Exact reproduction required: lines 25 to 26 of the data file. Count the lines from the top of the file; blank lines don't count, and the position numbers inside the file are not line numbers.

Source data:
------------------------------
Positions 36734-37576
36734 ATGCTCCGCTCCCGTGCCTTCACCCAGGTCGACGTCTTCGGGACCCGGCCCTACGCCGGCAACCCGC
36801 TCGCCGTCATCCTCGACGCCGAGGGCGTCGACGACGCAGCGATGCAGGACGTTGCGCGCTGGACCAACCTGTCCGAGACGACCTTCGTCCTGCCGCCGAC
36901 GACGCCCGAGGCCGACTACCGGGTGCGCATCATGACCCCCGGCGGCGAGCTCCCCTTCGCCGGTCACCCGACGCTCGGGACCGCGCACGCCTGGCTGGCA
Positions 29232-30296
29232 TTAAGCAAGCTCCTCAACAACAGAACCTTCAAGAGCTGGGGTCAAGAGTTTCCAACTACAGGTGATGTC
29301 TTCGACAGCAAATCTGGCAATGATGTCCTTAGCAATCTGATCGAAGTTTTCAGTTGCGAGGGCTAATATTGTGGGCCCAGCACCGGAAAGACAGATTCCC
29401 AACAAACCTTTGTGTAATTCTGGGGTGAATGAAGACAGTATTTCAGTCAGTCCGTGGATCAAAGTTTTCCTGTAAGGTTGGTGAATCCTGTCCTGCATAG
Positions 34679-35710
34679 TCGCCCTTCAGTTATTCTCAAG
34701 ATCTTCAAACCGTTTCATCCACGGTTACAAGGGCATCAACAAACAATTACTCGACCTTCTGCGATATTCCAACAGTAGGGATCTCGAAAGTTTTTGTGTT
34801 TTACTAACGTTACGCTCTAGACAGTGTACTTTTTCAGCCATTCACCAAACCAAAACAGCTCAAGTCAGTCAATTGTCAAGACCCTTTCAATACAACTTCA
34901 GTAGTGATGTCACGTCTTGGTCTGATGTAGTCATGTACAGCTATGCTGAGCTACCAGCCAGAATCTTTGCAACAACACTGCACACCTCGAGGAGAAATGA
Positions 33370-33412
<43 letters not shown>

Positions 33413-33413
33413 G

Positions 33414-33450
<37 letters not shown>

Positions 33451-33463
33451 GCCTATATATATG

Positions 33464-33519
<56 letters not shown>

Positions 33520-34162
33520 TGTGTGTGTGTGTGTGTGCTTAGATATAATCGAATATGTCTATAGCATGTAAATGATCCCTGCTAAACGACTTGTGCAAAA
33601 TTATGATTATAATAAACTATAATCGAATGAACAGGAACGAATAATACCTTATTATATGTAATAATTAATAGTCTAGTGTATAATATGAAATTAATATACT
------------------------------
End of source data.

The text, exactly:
33520 TGTGTGTGTGTGTGTGTGCTTAGATATAATCGAATATGTCTATAGCATGTAAATGATCCCTGCTAAACGACTTGTGCAAAA
33601 TTATGATTATAATAAACTATAATCGAATGAACAGGAACGAATAATACCTTATTATATGTAATAATTAATAGTCTAGTGTATAATATGAAATTAATATACT